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Answering the bark

  • Published
  • By Staff Sgt. Amber R. Kelly-Herard
  • Air Mobility Command Public Affairs
Tens of millions of stray animals roam without a home in the U.S.

A stray animal who crosses paths with Air Mobility Command's Army Lt. Col. Christopher Carrier and his family; however, should consider themselves lucky, because if found by the Carrier family, they would no longer be a stray.

The Carriers have rescued more than 200 dogs, cats and birds since 1998 and have no plans of stopping there.

"There are too many abandoned animals that may even be abused, so they are close to our hearts," said Stephanie Carrier.

Stephanie's love for animals came at a young age, when she raised quarter horses on a ranch in Napa Valley, Calif.

"I would always find stray cats and dogs on our ranch," she said. "We kept a couple, but for most of them, we tried to find loving homes."

Now in their Lebanon, Ill., home, it is not unusual for the Carrier family to find stray pets on their property.

"People bring us animals they don't know what to do with," said Stephanie. "I will also safely pull over for any animal that I see on the side of the road and bring them to a no-kill vet."

Their 12-year-old son Connor saved about nine birds he found on the side of the road recently, to include a Peregrine Falcon.

"I like that we are teaching our children humility, because any child who is nice to a helpless animal will certainly be a better human being," said Carrier, AMC U.S. Army Liaison officer. It may be surprising that the Carrier family only owns two dogs, but they have fostered 15 dogs since moving to Scott Air Force Base. While the Carriers will take any dog, their focus is on rescuing older dogs.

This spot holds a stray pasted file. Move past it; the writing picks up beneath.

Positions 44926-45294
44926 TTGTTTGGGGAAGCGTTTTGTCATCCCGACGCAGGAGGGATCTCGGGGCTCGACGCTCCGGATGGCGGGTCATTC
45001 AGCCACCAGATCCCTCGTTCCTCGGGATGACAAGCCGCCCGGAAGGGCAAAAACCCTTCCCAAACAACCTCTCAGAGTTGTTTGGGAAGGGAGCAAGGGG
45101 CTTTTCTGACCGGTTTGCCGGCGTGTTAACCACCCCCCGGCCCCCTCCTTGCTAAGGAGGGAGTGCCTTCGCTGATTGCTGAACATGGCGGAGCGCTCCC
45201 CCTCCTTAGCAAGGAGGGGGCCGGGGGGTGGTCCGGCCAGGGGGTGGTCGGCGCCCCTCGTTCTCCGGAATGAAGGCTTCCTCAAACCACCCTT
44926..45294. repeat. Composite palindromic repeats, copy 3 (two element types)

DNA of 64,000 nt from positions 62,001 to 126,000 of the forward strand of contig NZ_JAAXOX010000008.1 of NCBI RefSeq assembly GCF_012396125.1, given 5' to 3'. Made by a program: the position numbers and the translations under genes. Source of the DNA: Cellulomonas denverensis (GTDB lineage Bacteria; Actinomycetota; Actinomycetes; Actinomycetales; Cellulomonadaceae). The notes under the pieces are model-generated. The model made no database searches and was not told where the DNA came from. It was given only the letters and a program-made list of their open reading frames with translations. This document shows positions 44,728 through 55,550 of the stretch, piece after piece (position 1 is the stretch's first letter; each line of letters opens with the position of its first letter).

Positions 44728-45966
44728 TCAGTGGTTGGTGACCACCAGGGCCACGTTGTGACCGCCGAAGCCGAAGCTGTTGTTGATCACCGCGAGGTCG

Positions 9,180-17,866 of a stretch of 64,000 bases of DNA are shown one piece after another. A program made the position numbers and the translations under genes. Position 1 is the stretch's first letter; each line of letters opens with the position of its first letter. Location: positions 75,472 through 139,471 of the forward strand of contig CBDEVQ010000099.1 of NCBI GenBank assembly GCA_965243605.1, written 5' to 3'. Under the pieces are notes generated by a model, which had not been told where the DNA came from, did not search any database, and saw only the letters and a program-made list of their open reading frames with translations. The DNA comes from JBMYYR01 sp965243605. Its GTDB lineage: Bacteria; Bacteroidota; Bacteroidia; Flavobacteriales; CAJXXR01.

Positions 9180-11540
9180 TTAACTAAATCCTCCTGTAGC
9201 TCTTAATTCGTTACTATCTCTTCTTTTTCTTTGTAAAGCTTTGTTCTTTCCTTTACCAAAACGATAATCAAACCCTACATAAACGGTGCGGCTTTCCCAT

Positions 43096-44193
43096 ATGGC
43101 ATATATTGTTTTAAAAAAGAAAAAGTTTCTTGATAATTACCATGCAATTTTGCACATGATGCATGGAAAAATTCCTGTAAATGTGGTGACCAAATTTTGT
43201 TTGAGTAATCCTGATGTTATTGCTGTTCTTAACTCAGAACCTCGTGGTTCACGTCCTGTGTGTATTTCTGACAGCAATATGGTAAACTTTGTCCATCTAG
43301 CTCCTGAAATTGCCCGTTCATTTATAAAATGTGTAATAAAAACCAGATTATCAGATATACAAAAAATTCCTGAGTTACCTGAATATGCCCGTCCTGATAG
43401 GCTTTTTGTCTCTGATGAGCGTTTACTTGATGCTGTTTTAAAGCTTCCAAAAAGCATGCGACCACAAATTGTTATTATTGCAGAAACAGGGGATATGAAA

"It's important, because people want puppies, so older dogs may not have a second chance," Stephanie said.

Taking their cause a step further, Stephanie has used her home office to complete a book to educate children about empathy and animal homelessness. She also reads to children at the Child Development Centers on Scott Air Force Base to teach them about homeless animals.

Also in the future, the family might assist with the adoption process for military working dogs.

The Carrier family spends its free time volunteering at local animal shelters. The family encourages everyone to help out either by donating to shelters or volunteering time.

"You don't always have to adopt a dog," said Stephanie. "You can donate time or money or even items. Every time I go grocery shopping, I grab a few items to give to shelters."

Editor's note: Since this interview, the Carriers are in the process of another adoption from Spencer kennels. The Pomeranian, used in the photos for this story, was abandoned at a truck stop in Arkansas and found by a truck driver. He was given the name Charlie, but Connor has since thought he should be named Jack.